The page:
One Year On, What Became Of The #SOSVenezuela Protest Movement?

In March 2014, a small, oil-rich nation appeared to be teetering on the brink of revolution.

Protesters built barricades and set them ablaze. Pro-government gangs provoked street battles, and the government sent in tanks to quell the unrest. At least 43 people were killed. Meanwhile, peaceful, student-led anti-government demonstrators marched through the streets and spelled out their cry to the world: #SOSVenezuela.

“Inside and outside the South American country's borders, there's a major question many are asking: Could this be the beginning of the end for Venezuela's socialist government?” CNN wondered.

Yet months of unrest failed to topple President Nicolas Maduro’s government. Authorities crushed the street protests, the divided opposition failed to capture popular imagination and Maduro blamed the episode on a foreign conspiracy. As leaders fell in Ukraine, Thailand and Burkina Faso over the course of the year, Venezuela’s protest movement was overshadowed.

While the world moved on, Venezuela could not. In the year since protests erupted in February 2014, Caracas’ repression of the opposition has only grown. The problems that sparked the protests -- including an economic crisis and soaring violence -- are now even worse.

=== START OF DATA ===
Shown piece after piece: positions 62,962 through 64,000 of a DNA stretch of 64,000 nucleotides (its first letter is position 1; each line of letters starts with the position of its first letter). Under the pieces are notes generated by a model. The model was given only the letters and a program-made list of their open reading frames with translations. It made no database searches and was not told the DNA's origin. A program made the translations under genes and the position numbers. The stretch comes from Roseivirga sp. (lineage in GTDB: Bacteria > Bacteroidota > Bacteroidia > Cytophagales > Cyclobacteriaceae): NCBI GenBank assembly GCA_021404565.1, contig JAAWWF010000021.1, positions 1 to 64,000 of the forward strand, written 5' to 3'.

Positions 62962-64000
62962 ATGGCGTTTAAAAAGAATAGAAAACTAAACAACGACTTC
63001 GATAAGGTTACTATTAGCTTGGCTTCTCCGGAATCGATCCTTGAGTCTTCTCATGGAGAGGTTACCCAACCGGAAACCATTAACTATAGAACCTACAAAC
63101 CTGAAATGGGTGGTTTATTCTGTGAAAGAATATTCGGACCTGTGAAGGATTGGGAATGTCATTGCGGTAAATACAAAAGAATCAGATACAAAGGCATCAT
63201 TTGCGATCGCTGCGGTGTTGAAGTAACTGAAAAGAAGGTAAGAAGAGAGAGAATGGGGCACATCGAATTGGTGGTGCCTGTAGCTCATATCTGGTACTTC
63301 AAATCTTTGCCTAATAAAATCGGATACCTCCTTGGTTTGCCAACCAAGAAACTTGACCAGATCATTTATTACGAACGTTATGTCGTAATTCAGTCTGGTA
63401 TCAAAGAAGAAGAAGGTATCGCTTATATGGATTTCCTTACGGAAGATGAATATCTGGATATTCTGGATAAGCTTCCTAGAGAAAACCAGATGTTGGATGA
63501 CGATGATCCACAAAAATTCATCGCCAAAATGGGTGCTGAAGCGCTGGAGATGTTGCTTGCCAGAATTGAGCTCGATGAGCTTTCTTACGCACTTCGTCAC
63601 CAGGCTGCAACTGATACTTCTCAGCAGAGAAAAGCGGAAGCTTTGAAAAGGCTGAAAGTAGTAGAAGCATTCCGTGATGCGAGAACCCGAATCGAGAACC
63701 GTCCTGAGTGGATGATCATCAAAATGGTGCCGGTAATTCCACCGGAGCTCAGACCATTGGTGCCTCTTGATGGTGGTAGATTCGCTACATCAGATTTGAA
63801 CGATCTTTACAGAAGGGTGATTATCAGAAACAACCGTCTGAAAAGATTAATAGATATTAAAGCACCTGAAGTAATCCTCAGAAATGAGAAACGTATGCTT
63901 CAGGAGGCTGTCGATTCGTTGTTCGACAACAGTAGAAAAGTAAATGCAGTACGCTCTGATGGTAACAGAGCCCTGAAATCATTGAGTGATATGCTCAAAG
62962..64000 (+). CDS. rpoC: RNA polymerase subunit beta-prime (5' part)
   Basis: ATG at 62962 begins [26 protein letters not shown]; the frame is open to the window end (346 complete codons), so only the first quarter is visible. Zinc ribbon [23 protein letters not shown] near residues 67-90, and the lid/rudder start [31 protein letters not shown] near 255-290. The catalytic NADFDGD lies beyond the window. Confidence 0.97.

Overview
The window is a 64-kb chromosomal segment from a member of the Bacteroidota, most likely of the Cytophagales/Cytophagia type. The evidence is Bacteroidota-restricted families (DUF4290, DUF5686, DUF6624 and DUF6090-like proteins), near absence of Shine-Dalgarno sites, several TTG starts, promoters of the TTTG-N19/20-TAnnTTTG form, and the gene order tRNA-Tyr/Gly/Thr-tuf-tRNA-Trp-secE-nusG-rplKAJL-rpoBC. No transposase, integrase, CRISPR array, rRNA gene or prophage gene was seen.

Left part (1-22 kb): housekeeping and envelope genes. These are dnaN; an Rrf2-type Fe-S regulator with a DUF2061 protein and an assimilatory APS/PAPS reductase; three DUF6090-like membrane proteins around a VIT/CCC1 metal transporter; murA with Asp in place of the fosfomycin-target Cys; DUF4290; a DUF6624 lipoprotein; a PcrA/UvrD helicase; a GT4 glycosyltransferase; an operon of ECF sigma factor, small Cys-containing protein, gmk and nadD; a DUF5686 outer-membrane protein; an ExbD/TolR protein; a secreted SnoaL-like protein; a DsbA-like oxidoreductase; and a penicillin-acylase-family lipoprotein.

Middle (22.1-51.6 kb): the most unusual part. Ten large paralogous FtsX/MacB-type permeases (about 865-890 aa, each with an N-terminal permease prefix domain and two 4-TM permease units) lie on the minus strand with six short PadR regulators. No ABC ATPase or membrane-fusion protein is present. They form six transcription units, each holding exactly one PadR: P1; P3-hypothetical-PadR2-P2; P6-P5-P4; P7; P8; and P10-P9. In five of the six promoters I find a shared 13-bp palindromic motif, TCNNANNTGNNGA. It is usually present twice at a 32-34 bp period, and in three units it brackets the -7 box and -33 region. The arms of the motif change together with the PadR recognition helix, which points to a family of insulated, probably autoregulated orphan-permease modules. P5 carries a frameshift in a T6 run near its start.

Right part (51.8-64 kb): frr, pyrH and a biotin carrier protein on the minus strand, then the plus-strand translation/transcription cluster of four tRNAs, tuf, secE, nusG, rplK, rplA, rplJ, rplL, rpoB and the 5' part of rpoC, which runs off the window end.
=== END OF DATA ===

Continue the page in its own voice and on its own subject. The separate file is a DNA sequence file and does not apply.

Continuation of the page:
Here's what became of Venezuela's protest movement:


Venezuela's attorney general said this month that a year later, 27 people who took part in the protests remain in detention. Venezuelan human rights group Foro Penal Venezolano puts the figure higher, at 60.

Several of those who were detained -- the exact number is disputed -- are students who staged campus protests in the early days of the movement. Among them is Rosmit Mantilla, a LGBTI activist and student opposition leader who was stopped on May 2 and charged with offenses including incitement and conspiracy to commit a crime, according to Amnesty International.

Today, universities remain a crucible of opposition activism. Students regularly hold rallies calling for the release of their classmates, and many took to the streets again this month to mark the protest anniversary.

venezuela anniversary A pair embraces in front of an anti-riot line of National Guard during a rally in Caracas on Feb. 12, 2015. (Carlos Becerra/Anadolu Agency/Getty Images)


Leopoldo Lopez, a charismatic but divisive former presidential candidate and opposition leader, championed street protests in order to overturn the government. As the demonstrations gained momentum in early February, the 43-year-old former mayor was charged with offenses including incitement and arson.

On Feb. 18, 2014, Lopez turned himself in with characteristic panache: marching with thousands of supporters, bidding emotional public farewells to his family and railing against Maduro’s government until he was taken away.

Lopez expected a speedy release, according to the Associated Press, but 12 months later he remains jailed in a military prison as his trial drags on. If convicted, he could face up to 13 years in jail. Human rights groups say it appears he is being held for political reasons, and the United Nations' human rights chief has called for his release.